Considerations for Divorcees Drafting Wills

Considerations for Divorcees Drafting Wills

In Alberta, divorce automatically revokes any provision in your will that relates to your ex-spouse. As most married people include their spouse as both a beneficiary and an executor in their will, it is vital to update the will after a divorce. Because this automatic revocation does not take effect until your divorce order is issued, you might consider updating your will even earlier, as soon as you separate.

Our Edmonton wills and estates lawyers can provide you with further advice on these considerations for divorcees drafting wills.

What Happens if You Fail to Update Your Will?

It is recommended that you update your will any time there is a major change in your life, because your will may no longer reflect your wishes and intentions for the distribution of your estate. You may also have committed to something in a separation agreement that requires you to make a change to your will.

The Wills and Succession Act ensures that upon divorce, any provision in your will that names your ex-spouse as a beneficiary is revoked. Some people name their spouse's family members as contingent beneficiaries or back-up executors in case their named executor is unable to act. After your divorce, you may wish to change these provisions, depending on your continued relationship with your in-laws.

It is also possible that you still want your ex-spouse to act as your executor, or to be a beneficiary of your will. If so, you must update your will and include a provision that clearly expresses your intention to include your ex-spouse. You can only do this by updating your will after your divorce is granted.

People often move to a new town after a divorce. If you have moved since your divorce, you may want to examine any provisions in your will dealing with funeral arrangements, to be sure they are still appropriate.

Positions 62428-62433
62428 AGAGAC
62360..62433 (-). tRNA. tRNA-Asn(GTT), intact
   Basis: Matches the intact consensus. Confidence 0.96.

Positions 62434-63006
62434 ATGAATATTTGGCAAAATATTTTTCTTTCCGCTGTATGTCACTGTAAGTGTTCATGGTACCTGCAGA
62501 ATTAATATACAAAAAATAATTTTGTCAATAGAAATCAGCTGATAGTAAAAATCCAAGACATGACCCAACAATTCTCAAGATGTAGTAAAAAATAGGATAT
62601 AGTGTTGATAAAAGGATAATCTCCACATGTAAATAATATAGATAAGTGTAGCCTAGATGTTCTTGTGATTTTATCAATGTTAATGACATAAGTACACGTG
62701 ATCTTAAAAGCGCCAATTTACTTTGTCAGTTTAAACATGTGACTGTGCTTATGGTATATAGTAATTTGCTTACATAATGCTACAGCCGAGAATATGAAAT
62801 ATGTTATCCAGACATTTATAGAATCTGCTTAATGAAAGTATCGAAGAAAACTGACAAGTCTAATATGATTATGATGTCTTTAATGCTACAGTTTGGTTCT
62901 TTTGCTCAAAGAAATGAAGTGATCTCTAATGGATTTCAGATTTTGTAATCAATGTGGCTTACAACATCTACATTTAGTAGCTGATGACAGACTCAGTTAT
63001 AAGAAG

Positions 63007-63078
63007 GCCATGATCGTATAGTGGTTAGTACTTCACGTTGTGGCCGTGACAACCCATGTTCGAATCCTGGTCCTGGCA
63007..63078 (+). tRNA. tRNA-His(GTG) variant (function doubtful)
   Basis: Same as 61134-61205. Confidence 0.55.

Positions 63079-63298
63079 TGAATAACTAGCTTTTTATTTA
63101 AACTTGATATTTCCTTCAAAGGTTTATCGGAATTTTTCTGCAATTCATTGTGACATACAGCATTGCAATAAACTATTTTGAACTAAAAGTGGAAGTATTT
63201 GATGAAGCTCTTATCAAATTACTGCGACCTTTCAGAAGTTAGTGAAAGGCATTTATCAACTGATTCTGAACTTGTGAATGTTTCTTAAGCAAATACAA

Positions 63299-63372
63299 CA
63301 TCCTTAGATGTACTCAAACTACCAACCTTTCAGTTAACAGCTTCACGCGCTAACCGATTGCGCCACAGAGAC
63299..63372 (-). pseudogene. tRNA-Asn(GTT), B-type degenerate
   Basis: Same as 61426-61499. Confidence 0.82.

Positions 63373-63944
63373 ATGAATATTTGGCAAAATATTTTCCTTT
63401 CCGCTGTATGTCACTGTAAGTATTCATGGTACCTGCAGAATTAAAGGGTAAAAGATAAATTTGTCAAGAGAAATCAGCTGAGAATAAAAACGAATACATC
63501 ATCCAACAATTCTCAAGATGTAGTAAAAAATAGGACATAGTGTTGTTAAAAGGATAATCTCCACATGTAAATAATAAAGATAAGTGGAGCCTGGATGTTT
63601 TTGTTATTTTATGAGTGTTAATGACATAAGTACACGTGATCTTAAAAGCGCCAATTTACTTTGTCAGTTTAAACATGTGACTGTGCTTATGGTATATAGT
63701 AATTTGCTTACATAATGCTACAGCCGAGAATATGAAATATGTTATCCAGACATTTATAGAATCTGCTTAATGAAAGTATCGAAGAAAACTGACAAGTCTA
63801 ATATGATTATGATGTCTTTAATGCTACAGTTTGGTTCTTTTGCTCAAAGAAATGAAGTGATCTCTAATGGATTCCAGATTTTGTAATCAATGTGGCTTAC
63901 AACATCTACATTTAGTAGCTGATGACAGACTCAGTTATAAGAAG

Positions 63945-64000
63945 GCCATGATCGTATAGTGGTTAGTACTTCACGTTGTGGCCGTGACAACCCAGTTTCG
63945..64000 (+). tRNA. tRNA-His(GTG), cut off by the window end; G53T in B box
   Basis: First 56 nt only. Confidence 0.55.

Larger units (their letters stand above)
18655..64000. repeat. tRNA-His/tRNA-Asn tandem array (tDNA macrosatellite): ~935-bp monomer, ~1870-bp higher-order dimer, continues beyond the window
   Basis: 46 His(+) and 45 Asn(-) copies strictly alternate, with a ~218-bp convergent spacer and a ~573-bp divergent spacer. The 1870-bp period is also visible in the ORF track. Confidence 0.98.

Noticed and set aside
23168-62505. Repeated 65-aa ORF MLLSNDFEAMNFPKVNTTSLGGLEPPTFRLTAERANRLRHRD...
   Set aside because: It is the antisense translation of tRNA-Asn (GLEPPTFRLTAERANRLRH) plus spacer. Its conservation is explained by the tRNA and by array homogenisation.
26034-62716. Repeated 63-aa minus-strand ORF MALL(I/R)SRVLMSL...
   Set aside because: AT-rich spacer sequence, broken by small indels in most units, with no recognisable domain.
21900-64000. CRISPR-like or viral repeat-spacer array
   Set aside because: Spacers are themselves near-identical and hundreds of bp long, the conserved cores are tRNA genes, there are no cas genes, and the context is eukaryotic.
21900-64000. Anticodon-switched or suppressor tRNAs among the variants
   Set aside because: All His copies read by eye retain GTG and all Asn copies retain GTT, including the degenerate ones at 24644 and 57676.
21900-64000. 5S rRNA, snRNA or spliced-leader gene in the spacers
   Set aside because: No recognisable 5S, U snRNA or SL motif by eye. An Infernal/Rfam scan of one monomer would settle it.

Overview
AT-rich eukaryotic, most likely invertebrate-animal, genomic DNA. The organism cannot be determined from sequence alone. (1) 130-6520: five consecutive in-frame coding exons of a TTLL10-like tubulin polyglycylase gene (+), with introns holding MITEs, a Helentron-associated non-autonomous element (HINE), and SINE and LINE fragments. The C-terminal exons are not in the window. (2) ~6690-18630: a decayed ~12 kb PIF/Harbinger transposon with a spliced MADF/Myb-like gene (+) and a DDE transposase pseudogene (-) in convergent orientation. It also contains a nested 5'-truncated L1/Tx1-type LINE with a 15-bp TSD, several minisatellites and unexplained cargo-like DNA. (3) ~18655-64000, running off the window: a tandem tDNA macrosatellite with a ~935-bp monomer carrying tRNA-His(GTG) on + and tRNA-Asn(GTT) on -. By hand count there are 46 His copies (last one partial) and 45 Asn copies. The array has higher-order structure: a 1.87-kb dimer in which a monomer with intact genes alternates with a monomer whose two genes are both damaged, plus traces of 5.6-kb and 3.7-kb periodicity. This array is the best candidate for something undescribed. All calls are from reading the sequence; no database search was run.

Making Provisions for Minor Children

A will generally expresses a parent's wishes for the guardianship of any minor children in the event both parents are killed or are otherwise unable to continue providing care. The provisions that you and your spouse agreed upon during your relationship may no longer be appropriate after your divorce.

If you and your spouse continue to manage an RESP for your children, you may want to ensure that there is a plan in place for the distribution of the RESP if you or your spouse dies prior to its use.

How to Update a Will

You cannot update a will by making handwritten changes on the original document. You can update a will by either:

  • - Writing a new will and signing it in front of witnesses, or
  • - Writing a codicil, which is a separate document that changes only part of your original will.

A codicil is generally used only if you are making a minor change. Rewriting your will in its entirety is likely necessary after a divorce.

When you update your will, it is a good idea to ensure that named beneficiaries to insurance policies, RRSPs and TFSAs are updated as well.

Contact our Edmonton Wills and Estates Lawyers Today For a Consultation

There can be many details to consider in the writing and rewriting of wills, particularly following a divorce. For more information on these and other concerns you might be facing in a legal separation, contact our Edmonton wills and estates lawyers today!

*Please note, the information in this article does not constitute legal advice, but is intended to offer a general overview on the subject of wills and estates law in Alberta. Please contact a lawyer for legal advice.

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